Nicola Cabibbo (1935-2010)
Just a short post to convey the very sad news that the great Italian physicist Nicola Cabibbo passed away today at the age of 75. I know I’m not alone in thinking that he should have received a share of the Nobel prize in 2008, which was awarded to Yoichiro Nambu (half the prize) and the other half was split between Makoto Kobayashi and Toshihide Maskawa.
As I wrote in 2008:
All three are extremely distinguished physicists and their contributions certainly deserve to be rewarded. But, in the case of Kobayashi and Maskawa, the Nobel Foundation has made a startling omission that I really can’t understand at all and which even threatens to undermine the prestige of the prize itself.The work for which these two were given half the Nobel Prize this year relates to the broken symmetry displayed by weak interactions between quarks. We now know that there are three generations of quarks, each containing quarks of two different flavours. The first generation contains the up (u) and the down (d), the second the strange (s) and the charmed (c), and the third has the bottom (b) and the top (t). OK, so the names are daft, but physicists have never been good at names.
The world of quarks is different to penetrate becauses quarks interact via the strong force which binds them close together into hadrons which are either baryons (three quarks) or mesons (a quark and an anti-quark).
But there are other kinds of particles too, the leptons. These are also arranged in three generations but each of these families contains a charged particle and a neutrino. The first generation is an electron and a neutrino, the second a muon and its neutrino, and the third has the tau and another neutrino. One might think that the three quark generations and the three lepton generations might have some deep equivalence between them, but leptons aren’t quarks so can’t interact at all by the strong interaction. Quarks and leptons can both interact via the weak interaction (the force responsible for radioactive beta-decay).
Weak interactions between leptons conserve generation, so the total number of particles of electron type is never changed (ignoring neutrino oscillations, which have only relatively recently been discovered). It seemed natural to assume that weak interactions between quarks should do the same thing, forbidding processes that hop between generations. Unfortunately, however, this is not the case. There are weak interactions that appear to convert u and/or d quarks into c and/or s quarks, but these seem to be relatively feeble compared to interactions within a generation, which seem to happen with about the same strength for quarks as they do for leptons. This all suggests that there is some sort of symmetry lurking somewhere in there, but it’s not quite what one might have anticipated.
The explanation of this was proposed by Nicola Cabibbo who, using a model in which there are only two quark generations, developed the idea that states of pure quark flavour (“u” or “d”, say) are not really what the weak interaction “sees”. In other words, the quark flavour states are not proper eigenstates of the weak interaction. All that is needed is to imagine that the required eigenstates are a linear combination of the flavour states and, Bob’s your uncle, quark generation needn’t be conserved. This phenomenon is called Quark Mixing. What makes it simple for only two generations is that it can be described entirely by one number: the Cabibbo angle, which measures how much the quark flavour basis is misaligned with the weak interaction basis. The angle is small so the symmetry is only slightly broken.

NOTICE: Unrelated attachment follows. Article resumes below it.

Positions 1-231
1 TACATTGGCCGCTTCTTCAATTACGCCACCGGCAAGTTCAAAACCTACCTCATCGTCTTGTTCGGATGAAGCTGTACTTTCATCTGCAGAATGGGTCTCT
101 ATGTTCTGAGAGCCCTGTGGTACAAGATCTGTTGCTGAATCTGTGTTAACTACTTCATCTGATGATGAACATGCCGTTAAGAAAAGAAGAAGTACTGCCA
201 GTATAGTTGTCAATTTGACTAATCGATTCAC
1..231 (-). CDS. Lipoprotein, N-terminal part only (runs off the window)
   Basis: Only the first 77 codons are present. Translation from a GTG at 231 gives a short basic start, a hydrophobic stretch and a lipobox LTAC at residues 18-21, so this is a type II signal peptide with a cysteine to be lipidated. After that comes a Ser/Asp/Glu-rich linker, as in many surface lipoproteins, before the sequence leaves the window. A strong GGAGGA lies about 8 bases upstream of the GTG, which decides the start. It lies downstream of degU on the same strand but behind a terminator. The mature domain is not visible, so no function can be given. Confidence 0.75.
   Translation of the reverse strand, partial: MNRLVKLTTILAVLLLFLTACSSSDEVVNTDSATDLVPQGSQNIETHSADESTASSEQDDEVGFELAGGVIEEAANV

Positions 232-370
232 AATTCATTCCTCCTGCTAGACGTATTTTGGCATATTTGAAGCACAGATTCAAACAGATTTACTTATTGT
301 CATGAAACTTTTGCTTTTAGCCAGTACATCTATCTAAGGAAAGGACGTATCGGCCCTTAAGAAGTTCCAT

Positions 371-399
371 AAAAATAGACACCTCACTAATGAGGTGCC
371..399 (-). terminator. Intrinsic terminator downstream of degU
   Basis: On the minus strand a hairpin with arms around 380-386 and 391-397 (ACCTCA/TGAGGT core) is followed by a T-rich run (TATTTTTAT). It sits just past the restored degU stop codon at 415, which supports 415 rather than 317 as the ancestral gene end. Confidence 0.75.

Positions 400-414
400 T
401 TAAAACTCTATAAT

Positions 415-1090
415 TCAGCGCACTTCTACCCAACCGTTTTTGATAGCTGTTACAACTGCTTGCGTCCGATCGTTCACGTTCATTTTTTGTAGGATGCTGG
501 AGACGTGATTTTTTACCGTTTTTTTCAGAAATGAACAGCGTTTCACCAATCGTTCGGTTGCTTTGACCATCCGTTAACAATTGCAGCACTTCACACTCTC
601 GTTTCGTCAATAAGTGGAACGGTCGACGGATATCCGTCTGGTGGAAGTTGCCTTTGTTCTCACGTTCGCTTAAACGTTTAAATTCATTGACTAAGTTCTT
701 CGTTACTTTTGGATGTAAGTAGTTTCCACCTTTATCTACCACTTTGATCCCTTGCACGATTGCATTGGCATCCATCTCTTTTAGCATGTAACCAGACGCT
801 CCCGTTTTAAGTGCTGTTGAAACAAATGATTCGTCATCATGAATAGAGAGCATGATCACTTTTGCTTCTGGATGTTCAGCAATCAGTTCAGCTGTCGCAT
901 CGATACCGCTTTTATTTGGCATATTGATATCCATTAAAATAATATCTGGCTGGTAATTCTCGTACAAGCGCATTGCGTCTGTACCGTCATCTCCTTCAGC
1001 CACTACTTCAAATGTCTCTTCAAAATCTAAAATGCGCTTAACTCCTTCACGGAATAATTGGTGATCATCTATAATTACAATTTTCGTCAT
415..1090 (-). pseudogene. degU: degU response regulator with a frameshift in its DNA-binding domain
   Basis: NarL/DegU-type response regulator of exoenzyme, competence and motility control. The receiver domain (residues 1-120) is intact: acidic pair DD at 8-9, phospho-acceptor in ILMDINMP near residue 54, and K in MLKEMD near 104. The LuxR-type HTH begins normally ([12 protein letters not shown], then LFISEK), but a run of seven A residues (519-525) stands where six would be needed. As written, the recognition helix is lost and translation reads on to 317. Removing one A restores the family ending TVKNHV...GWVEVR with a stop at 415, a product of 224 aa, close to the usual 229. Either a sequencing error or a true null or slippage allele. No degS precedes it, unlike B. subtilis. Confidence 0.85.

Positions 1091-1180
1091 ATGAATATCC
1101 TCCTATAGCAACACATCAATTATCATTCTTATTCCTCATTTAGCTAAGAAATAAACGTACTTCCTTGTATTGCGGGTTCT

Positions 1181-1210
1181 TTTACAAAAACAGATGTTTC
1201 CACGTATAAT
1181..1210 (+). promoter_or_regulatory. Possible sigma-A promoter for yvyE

Kobayashi and Maskawa generalized the work of Cabibbo to the case of three quark generations. That’s actually quite a substantial task as the description of mixing in this case requires not just a single number but a 3×3 matrix each of whose entries is complex. This matrix is universally called the Cabibbo-Kobayashi-Maskawa (CKM) matrix and it now crops up all over the standard model of particle physics.
And there’s the rub. Why on Earth was Cabibbo not awarded a share of this year’s prize? I was shocked and saddened to find out that he’d been passed over despite the fact that his work so obviously led the way. I can think of no reason why he was omitted. It’s outrageous. I even feel sorry for Kobayashi and Maskawa, because there is certain to be such an outcry about this gaffe that it may detract from their success.
I hope, however, that controversy doesn’t intrude too much on what I hope will be the forthcoming celebration of Cabibbo’s immense contributions to particle physics. I’ll leave it to the experts to write more detailed appreciations that do better justice to his achievements. I’ll just say that I only met him once in real life, but found him charmingly modest and altogether quite delightful company. He will be greatly missed.